McMaster climate activists push for divestment

Divestment from fossil fuels and termination of McMaster’s natural gas peak shaver project are crucial steps if the university is to uphold its promise to create a brighter world, McMaster Divestment Project members write.

The McMaster Divestment Project began a hunger strike on Monday, March 20 because the university’s current approach to sustainability is not compatible with the call for rapid decarbonization by the International Panel on Climate Change (IPCC), the world’s most well-researched scientific body on the issue. Rather than acting in accordance with the evidence, McMaster has continually released communications to rationalize their harmful policies and has dismissed the hunger strike, saying that students should “work productively” with the university. If it was possible to work productively with an administration acting in this manner, a hunger strike would be unnecessary. The university administration has been unwilling to engage with MacDivest members at meetings despite the exhaustive advocacy efforts we have undertaken for years. Here, we present the specific evidence that shows why divestment from fossil fuels and termination of McMaster’s natural gas peak shaver project, the two demands of the hunger strike, are crucial steps if McMaster is to uphold its promise to create a brighter world.

One argument McMaster uses to justify its fossil fuel investments is suggesting that it can use its stakeholder position to hold companies accountable, but McMaster’s investments do not hold significant value — a few million dollars of stock does not afford any leverage when it comes to companies worth billions of dollars. Further, these companies have a decades-long history of lying to the public to protect their profits while they commit climate destruction. They continue to use their resources to delay action. For example, COP27 (the global climate summit event in 2022) saw record numbers of fossil fuel lobbyists, which took speaking time away from climate advocates. It is better to invest money where it will be used for mitigation efforts rather than pretend that the corporations most culpable for the climate crisis have any interest in altering course.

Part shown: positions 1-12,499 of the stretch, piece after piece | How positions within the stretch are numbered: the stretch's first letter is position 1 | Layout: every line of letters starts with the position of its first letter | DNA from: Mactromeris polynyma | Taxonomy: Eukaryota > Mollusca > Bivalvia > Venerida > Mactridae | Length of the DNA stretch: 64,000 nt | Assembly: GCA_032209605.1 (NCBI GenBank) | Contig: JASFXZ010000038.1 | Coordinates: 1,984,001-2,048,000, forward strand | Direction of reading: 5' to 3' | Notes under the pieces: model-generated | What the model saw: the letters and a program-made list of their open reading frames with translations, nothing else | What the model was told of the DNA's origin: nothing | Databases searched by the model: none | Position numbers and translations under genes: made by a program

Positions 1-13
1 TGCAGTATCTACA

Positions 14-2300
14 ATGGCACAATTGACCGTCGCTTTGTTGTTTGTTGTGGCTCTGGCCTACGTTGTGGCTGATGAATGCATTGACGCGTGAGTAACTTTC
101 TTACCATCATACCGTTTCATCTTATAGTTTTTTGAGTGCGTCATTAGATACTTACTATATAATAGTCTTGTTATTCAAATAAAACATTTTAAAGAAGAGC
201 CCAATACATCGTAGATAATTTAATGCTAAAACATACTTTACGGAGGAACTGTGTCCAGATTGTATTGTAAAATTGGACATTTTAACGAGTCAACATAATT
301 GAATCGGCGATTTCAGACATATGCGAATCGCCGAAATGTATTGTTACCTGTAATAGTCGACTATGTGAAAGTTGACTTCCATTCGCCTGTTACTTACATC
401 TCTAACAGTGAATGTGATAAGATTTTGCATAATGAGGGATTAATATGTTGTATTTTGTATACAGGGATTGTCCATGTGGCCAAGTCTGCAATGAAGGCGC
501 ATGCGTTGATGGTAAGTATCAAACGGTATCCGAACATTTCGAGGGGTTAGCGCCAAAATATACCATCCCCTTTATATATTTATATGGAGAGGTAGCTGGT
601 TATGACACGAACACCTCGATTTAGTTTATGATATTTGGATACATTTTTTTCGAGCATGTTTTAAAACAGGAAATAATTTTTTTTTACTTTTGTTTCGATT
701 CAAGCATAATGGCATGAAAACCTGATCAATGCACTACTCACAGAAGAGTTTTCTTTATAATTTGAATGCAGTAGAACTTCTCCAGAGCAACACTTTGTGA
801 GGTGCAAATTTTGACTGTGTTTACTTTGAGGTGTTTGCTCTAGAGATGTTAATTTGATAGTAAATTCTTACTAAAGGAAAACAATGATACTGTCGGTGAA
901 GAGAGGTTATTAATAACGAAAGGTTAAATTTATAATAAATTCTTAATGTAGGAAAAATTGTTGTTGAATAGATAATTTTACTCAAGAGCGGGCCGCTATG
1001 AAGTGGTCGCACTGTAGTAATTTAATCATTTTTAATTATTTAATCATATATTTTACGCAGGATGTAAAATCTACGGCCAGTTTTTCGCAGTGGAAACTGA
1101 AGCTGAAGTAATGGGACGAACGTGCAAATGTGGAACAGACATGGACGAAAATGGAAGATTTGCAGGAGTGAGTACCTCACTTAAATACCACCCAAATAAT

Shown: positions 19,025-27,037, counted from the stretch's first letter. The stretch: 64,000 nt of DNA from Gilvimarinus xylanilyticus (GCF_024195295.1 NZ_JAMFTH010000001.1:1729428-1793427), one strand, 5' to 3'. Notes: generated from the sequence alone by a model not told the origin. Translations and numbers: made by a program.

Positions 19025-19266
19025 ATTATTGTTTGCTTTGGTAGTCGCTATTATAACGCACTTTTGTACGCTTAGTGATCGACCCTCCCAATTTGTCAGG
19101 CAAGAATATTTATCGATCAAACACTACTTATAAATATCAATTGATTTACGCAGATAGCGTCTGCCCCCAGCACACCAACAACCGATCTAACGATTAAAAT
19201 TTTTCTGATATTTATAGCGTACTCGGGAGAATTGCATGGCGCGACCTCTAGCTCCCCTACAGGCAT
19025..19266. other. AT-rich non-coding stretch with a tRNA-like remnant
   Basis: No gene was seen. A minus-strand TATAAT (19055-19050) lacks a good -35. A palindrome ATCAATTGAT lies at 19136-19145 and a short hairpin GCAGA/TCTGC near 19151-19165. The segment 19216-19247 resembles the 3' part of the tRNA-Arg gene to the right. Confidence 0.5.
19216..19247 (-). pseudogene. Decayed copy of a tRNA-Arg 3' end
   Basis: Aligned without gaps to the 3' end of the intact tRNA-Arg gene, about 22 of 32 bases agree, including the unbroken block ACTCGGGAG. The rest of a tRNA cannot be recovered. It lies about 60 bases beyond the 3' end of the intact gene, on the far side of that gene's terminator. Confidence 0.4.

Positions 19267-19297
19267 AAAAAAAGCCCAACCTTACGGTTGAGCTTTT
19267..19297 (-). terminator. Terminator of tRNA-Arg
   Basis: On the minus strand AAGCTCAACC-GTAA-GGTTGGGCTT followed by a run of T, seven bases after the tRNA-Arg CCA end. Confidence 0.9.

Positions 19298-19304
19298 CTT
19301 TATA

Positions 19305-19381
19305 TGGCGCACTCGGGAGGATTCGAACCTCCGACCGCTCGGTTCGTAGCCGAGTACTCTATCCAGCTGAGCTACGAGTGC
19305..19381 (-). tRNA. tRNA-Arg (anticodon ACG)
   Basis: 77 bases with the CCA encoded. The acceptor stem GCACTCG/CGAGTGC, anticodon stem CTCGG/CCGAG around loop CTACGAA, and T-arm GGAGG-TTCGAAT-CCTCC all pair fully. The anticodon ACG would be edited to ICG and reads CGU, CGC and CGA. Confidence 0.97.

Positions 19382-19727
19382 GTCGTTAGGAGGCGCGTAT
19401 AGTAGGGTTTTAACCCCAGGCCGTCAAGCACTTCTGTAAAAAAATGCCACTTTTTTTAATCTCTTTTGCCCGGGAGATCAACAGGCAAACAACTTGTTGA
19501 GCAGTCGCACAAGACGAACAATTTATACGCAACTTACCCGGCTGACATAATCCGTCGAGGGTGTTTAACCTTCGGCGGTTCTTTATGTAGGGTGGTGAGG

McMaster applauds the decrease in carbon intensity of its investment portfolio from 4.5 per cent in 2018 to 2.7 per cent in 2022, but students and staff started calling for complete divestment in 2013. It’s worth noting that McMaster’s 2.7 per cent statistic represents an increase from a carbon intensity of 2.1 per cent in 2021. Instead of bragging about having $30.4 million invested in companies that destroy the environment, McMaster should fully divest in line with other universities as fossil-free investments can provide similar returns. With global carbon emissions at record levels, the university must send a strong social message, condemning the fossil fuel industry and accelerating the transition to sustainable energy.

McMaster claims the gas generators being built on Cootes Drive are needed to pay for future clean energy projects. For years, the International Renewable Energy Association has reported newly installed clean energy capacity costs that are comparable to or even less than fossil fuel equivalents, and McMaster’s own reports indicate that the gas generator project will carry a 13-year payback period, with 700 tonnes of CO2e emissions annually. During these 13 years, it’s likely that carbon taxes will increase and clean energy costs will continue dropping. Lastly, McMaster claims that replacing power originating from provincial gas generators with power from localized gas generators reduces net carbon emissions. This argument is only valid if we ignore the far better outcomes attained by choosing clean energy and cynically assume that the provincial government will commit to an energy policy that is incompatible with a livable future. The generator project fundamentally contradicts McMaster’s pillars of a sustainable community and efforts towards the UN Sustainable Development Goals, as well as the city of Hamilton’s Community Energy and Emissions Plan and Climate Action Strategy. We hope McMaster can acknowledge the concerns of students, community groups, and faculty and take a step towards long-term sustainable change by terminating this project. McMaster should pressure the provincial government to pursue a clean energy strategy rather than using Ontario’s lack of action to justify the university’s own environmentally destructive practices. Governments have some accountability to the people, fossil fuel companies do not.